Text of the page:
“Cook’s Country Eats Local:

150 Regional Recipes You Should Be Making No Matter Where You Live” by the editors at America’s Test Kitchen, $26.95, America’s Test Kitchen, 310 pages, paperback

Whenever my daughter is coming home for a visit, I prepare by heading to Tony’s Seafood and the Red Stick Farmers Market to stock up on her favorite food — Louisiana shrimp.

During her Christmas stay, we tested an easy-to-make recipe for South Carolina Shrimp Burgers from “Cook’s Country Eats Local: 150 Regional Recipes You Should Be Making No Matter Where You Live” and agreed it’s one we’d make again.

In fact, “Cook’s Country Eats Local” offers plenty of interesting American regional home specialties we’d like to try, from Babka, the multilayered cinnamon bread from the Big Apple, and mini crab fritters known as Maryland Crab Fluff to St. Louis Gooey Butter Cake, which combines a sturdy coffee cake with sweet custard. And, of course, we’ll have to sample the cookbook’s other shrimp recipes, which include Louisiana’s étouffée, jambalaya and maque choux with shrimp.

The cookbook is the result of the Cook’s Country magazine team traveling the country looking for specialties little known outside their region, such as Minnesota’s Iron Range Porketta; New Mexico’s posole, or pork and hominy stew; and Bierocks, sweet buns filled with seasoned ground beef, onion and cabbage, popular in Nebraska and Kansas.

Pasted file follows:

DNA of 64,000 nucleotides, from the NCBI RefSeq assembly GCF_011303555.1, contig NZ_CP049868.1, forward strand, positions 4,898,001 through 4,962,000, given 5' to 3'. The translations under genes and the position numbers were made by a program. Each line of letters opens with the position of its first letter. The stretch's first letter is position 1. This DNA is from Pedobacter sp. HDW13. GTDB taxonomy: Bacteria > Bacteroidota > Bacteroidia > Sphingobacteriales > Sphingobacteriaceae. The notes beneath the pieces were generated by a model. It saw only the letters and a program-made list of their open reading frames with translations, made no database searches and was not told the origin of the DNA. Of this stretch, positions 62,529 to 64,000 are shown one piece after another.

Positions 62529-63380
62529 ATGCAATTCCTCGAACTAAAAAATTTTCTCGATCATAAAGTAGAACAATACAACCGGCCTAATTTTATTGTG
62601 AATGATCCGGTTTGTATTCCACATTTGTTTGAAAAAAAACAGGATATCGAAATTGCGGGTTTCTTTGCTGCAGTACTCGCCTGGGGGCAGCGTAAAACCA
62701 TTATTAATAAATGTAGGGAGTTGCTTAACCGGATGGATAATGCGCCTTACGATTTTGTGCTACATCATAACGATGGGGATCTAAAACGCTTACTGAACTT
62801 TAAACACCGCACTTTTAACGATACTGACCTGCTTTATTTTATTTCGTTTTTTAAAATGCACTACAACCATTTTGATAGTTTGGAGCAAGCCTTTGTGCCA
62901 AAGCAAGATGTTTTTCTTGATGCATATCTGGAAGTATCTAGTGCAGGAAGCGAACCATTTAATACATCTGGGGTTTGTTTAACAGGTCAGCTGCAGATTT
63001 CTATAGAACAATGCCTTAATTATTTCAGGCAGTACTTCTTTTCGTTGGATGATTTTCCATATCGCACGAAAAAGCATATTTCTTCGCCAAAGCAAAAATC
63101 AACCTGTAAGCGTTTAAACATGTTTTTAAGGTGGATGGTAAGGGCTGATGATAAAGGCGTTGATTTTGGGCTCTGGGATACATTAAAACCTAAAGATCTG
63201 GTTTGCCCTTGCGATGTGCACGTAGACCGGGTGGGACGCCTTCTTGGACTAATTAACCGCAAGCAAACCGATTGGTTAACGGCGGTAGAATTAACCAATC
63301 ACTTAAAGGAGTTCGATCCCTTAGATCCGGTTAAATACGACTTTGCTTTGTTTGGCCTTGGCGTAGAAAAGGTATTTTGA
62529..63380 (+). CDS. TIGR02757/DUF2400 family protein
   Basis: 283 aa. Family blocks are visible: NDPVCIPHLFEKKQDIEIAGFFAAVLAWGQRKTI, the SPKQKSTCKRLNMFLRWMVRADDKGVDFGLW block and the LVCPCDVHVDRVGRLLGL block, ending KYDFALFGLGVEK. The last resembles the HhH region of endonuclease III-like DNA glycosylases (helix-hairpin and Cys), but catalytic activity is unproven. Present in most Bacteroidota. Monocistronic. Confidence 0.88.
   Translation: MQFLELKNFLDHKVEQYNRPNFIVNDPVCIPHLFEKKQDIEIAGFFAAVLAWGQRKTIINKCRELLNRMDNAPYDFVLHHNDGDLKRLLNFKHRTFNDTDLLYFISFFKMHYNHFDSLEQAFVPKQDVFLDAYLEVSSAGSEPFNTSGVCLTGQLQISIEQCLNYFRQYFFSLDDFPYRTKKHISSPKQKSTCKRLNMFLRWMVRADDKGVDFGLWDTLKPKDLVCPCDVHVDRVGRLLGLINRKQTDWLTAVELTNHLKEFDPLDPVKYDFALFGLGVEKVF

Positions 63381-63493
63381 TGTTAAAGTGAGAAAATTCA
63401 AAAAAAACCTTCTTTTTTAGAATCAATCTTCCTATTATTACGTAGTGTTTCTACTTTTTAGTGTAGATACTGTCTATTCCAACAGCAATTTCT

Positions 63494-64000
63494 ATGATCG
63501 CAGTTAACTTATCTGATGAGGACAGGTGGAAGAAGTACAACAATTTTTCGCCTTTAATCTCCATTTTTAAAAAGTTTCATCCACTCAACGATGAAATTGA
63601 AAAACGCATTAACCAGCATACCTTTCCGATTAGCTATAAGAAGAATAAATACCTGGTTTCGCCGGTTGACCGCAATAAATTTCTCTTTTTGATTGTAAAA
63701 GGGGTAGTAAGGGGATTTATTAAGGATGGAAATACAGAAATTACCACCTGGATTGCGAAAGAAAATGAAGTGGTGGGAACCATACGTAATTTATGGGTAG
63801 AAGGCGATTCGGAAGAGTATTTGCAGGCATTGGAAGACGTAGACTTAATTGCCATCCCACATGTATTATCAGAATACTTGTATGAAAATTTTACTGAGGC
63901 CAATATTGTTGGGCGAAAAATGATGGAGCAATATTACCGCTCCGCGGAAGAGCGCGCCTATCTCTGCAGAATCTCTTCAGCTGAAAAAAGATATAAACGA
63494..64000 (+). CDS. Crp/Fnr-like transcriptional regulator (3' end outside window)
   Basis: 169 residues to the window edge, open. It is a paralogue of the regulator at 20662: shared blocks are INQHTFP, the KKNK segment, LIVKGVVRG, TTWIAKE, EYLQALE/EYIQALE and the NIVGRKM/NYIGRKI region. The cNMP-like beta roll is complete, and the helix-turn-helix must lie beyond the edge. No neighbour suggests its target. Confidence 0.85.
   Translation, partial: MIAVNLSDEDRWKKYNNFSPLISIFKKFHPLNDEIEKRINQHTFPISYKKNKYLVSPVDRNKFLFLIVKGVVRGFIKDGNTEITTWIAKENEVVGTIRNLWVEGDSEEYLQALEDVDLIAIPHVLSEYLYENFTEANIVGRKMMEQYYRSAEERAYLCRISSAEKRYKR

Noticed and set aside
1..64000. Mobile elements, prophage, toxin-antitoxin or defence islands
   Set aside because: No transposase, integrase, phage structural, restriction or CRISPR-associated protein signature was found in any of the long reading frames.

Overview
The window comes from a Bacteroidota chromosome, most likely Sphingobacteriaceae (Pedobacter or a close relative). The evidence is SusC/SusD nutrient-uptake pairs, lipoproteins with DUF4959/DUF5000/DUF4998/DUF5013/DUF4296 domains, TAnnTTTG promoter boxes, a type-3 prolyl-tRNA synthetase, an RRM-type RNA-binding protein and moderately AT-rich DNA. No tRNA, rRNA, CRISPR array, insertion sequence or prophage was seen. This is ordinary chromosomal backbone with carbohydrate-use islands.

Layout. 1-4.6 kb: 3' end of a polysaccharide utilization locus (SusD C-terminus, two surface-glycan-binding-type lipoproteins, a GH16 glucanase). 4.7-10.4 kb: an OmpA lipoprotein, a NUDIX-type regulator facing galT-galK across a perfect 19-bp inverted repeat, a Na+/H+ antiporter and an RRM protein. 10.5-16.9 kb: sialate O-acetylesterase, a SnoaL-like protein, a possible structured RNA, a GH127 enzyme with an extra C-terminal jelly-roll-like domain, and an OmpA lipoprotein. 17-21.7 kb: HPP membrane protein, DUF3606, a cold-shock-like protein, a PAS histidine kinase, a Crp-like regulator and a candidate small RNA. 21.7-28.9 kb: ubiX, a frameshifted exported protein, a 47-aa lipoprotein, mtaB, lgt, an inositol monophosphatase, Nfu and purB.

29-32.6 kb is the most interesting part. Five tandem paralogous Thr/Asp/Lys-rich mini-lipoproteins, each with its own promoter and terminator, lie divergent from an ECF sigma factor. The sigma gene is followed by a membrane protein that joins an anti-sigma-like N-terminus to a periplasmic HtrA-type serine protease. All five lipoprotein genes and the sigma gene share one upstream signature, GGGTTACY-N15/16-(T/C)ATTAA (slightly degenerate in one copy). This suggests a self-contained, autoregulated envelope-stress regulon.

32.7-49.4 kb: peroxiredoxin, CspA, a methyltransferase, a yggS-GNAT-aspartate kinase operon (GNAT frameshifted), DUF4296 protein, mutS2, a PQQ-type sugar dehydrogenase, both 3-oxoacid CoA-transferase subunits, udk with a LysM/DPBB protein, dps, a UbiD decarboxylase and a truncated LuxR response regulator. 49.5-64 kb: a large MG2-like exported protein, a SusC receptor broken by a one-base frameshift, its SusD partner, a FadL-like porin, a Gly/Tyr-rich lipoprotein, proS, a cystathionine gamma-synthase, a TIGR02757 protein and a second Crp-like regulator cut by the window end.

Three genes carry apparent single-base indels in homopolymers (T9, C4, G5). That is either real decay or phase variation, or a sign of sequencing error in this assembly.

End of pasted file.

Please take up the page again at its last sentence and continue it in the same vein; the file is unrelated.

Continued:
The book is divided into four regions — New England and the Mid-Atlantic, Appalachia and the South, The Midwest and Great Plains, and Texas and the West.

Besides the above-mentioned shrimp dishes, highlighted Louisiana dishes include New Orleans muffulettas, Bonne Femme, oyster po-boys, dirty rice and red beans and rice.

Illustrated with full-color photographs of completed dishes, the cookbook offers “Eating Local” sidebars and regional maps, plus plenty of cooking tips and replacements for hard-to-find ingredients. Best of all, its recipes are clearly written, easy to follow and result in great-tasting dishes.

Christopher Kimball, founder and editor of Cook’s Illustrated and Cook’s Country, writes in the introduction that the cookbook highlights recipes “tied to small towns and their history. This is the food of America’s past and future, the recipes that make us who we are today.”

Cheramie Sonnier is a food writer and columnist. Contact her at sonnierfood@gmail.com, and follow her on Twitter, @CheramieSonnier.